This year has introduced a lot of challenges and changes in government due to the current pandemic. It is also an election year, and people are focusing their attention on registering to vote and ensuring they get to the polls. The summer edition of Lutheran Life is all about balancing your faith with politics, understanding that you are a citizen of two kingdoms. Read an excerpt from the new edition below.
Remind them [Christians] to be submissive to rulers and authorities, to be obedient, to be ready for every good work, to speak evil of no one, to avoid quarreling, to be gentle, and to show perfect courtesy toward all people. (Titus 3:1-2)
Whew! I had to double check that these verses were written in AD 68 and not AD 2020. Boy, do I need this reminder, and I bet you could use it too. As we consider our current political landscape, it’s sometimes hard to submit to our rulers, avoid speaking evil, avoid quarreling (regardless of who starts it), and practice gentleness. Instead, this passage exhorts us to be ready to do every good work and show perfect courtesy toward all people.
Respecting Our Leaders
Scripture certainly challenges us to better respect our rulers and recognize the order God has established in the left-hand kingdom through the role of government. But there is a limit. We also know the political corruption and oppression that run rampant throughout our fallen world. What happens when those in authority are not ruling in a way that upholds peace and the safety of the people?
The disciples were arrested multiple times for preaching in the name of Jesus. When the high priest strictly charged Peter and the disciples to stop, the disciples stood boldly in their conviction, declaring “We must obey God rather than men” (Acts 5:29). That’s the same conviction we stand by today, for the call to submit to the governing authorities does not keep us from speaking out against corrupt government. Authors [Gene] Veith and [A. Trevor] Sutton explain Luther’s example of both respecting authority and questioning its actions during the Reformation:
Far from being a period of political quietism and passive acceptance of authority, the Reformation provoked political upheaval, rebellion, and a thorough-going questioning of authority. Luther defied both the pope and emperor. Peasants revolted. Local princes, convinced of the truth of Lutheranism, rebelled against their feudal overlords and, specifically, the emperor. This escalated into armed conflict between the Lutheran princes and the Holy Roman Empire, first with the Smacald War and, later, the Thirty Years’ War. Yes, Luther piously counseled submission, to the point of recommending that the princes turn him over to the emperor to be killed. Yes, Luther urged the princes to quell the peasant rebellion, which had degenerated into bloody anarchy. But Luther never held back from criticizing earthly authorities, from King Henry VIII to some of his own allies among the German princes. (Authentic Christianity, p. 179)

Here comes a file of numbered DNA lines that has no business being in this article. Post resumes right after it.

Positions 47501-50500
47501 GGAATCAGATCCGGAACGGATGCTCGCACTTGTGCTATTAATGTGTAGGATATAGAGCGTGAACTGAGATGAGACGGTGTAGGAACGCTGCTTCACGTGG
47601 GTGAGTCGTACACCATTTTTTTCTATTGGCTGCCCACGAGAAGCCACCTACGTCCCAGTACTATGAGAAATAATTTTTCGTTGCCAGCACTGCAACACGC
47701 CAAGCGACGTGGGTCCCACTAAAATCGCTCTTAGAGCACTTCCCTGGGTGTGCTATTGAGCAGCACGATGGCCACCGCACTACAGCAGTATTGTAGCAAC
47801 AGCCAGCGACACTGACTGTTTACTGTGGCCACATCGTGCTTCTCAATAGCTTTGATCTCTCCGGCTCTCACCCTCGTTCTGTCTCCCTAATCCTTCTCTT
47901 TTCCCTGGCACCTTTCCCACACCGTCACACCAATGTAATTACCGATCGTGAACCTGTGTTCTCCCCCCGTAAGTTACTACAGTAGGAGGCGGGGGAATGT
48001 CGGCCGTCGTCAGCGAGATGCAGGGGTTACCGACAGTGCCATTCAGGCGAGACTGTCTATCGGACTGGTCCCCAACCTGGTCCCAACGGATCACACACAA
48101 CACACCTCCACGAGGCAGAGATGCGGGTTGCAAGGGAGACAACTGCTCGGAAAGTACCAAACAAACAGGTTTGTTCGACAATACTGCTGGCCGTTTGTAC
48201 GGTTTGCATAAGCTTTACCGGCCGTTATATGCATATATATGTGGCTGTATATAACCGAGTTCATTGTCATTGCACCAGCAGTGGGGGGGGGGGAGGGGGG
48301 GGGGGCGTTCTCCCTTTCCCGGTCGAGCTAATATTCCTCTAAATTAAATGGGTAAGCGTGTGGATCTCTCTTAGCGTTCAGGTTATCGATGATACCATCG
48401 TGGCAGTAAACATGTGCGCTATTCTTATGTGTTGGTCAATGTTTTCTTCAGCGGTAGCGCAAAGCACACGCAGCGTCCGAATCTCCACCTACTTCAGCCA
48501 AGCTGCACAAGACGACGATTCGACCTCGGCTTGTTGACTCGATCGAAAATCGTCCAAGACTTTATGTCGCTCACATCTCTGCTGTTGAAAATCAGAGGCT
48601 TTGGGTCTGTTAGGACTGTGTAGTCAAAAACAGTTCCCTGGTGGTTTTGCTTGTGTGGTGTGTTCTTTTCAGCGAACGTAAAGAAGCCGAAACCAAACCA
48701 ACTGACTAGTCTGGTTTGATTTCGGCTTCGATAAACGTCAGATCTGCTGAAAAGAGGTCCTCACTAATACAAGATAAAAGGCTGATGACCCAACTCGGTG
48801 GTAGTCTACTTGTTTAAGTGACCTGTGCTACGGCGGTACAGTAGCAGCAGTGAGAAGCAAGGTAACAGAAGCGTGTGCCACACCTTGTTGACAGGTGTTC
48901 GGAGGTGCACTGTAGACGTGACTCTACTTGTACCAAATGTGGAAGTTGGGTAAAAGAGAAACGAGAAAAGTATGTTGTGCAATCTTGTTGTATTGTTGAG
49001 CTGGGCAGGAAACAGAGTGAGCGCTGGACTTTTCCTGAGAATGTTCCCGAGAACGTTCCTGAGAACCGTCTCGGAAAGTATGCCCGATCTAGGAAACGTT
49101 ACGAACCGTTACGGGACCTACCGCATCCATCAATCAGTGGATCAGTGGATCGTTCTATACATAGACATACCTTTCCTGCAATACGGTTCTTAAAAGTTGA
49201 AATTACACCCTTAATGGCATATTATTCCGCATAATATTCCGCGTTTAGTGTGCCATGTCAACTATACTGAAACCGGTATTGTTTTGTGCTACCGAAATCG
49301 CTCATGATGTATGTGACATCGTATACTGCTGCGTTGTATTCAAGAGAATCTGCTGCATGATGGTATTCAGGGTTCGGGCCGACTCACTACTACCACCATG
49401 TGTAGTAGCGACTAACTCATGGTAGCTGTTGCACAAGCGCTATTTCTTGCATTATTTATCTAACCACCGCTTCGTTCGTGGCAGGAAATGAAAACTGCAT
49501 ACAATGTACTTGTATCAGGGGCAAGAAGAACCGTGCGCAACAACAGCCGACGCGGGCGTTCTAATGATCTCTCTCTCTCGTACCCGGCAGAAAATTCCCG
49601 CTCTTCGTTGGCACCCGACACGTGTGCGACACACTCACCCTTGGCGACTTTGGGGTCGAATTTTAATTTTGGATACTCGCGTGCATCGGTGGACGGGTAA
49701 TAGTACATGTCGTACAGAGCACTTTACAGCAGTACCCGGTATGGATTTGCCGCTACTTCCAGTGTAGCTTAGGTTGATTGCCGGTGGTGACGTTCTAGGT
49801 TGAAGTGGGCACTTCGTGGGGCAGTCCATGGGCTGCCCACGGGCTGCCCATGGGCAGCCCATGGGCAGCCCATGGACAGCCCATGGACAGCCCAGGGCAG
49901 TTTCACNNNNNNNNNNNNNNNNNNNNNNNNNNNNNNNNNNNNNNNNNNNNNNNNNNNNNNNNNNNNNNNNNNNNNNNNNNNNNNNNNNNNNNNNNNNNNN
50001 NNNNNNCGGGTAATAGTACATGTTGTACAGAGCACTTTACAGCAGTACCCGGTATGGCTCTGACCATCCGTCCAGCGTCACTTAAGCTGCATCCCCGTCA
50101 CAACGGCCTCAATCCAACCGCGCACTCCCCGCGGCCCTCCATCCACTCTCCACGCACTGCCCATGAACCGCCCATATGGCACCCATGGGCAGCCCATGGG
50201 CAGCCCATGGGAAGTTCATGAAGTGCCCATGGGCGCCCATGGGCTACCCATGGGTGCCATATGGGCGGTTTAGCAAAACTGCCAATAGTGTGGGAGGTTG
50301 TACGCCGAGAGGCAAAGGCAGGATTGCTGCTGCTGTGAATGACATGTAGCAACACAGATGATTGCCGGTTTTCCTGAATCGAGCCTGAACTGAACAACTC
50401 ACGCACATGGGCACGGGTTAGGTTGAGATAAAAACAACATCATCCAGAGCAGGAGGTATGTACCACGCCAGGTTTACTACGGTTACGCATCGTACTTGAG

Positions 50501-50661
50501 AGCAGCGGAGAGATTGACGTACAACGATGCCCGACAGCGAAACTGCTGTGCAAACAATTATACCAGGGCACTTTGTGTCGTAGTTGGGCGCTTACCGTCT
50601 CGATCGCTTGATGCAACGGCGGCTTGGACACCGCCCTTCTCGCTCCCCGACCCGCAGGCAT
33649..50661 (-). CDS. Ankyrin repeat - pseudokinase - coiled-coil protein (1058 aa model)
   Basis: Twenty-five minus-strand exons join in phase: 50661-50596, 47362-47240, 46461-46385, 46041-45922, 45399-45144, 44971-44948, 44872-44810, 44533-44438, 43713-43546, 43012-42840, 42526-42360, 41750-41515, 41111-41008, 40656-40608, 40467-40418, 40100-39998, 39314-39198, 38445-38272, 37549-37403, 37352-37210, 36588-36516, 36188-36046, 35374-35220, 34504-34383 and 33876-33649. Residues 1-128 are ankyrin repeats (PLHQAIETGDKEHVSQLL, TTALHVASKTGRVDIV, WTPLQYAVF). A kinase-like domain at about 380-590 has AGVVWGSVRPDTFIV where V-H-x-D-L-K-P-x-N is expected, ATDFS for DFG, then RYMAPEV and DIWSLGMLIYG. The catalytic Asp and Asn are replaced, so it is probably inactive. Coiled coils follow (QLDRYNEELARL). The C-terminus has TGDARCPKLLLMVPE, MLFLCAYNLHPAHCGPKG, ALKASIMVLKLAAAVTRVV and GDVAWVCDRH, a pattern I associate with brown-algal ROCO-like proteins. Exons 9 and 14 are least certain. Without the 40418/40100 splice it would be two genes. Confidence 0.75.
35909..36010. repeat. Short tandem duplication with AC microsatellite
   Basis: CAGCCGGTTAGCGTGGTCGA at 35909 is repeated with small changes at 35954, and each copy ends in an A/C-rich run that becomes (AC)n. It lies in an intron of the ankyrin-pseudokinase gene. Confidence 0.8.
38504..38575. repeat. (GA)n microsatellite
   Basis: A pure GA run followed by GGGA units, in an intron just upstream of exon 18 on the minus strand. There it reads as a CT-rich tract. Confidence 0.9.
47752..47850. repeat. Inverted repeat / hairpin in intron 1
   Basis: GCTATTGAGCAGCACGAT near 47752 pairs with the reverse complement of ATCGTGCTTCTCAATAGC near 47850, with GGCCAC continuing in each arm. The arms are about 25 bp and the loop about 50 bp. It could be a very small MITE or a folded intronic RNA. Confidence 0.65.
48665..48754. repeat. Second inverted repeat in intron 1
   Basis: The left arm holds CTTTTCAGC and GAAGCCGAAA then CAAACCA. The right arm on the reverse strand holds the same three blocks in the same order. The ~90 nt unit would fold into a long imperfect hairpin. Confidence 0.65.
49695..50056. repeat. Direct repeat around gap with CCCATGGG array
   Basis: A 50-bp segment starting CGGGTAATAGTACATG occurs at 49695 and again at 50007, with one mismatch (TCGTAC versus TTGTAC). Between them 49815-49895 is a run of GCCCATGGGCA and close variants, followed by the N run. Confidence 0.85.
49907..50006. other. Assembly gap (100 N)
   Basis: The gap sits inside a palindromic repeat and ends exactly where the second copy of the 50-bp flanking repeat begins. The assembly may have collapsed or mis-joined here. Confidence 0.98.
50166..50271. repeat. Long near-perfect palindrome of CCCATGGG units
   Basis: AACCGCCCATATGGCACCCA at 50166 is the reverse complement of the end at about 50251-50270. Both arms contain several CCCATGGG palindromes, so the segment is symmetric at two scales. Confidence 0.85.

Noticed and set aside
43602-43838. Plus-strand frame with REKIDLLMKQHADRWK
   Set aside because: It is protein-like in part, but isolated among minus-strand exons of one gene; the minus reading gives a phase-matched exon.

Living under the Two Kingdoms
Understanding the two kingdoms provides a framework for relating to both church and state, recognizing God is King over both—and when the two conflict, we submit to the almighty King Jesus. As we do, we continue to uphold our vocations as citizens by respecting the leaders in office and keeping them ever in our prayers.
As Paul writes: “I urge that supplications, prayers, intercessions, and thanksgivings be made for all people, for kings and all who are in high positions, that we may lead a peaceful and quiet life, godly and dignified in every way. This is good, and it is pleasing in the sight of God our Savior, who desires all people to be saved and to come to the knowledge of truth” (1 Timothy 2:1–4).
Prayer for Government
Lord God, as I pray for all who are in authority, I thank You especially for the form of government given us in our beloved country. Give me the grace with my fellow citizens to value the officers and magistrates of our government as those sent by You. Instill in me that respect and honor that is due them. Lord, endow them with wisdom for their several duties, with a spirit of sacrifice for the common welfare, with mercy and justice, with uprightness and kindliness. Correct the evils of selfishness, greed, a vain desire for honor, or abuse of power among us as well as in the other governments of the world. Grant that the true purposes of government may prevail, safeguarding peace and prosperity, so that we may live soberly and uprightly in Your sight and have the opportunity to tell of You and Your kingdom. These petitions I direct to You because in Jesus I know You as my Father and Lord. Amen.
Post adapted from Lutheran Life copyright © 2020 Concordia Publishing House. All rights reserved.
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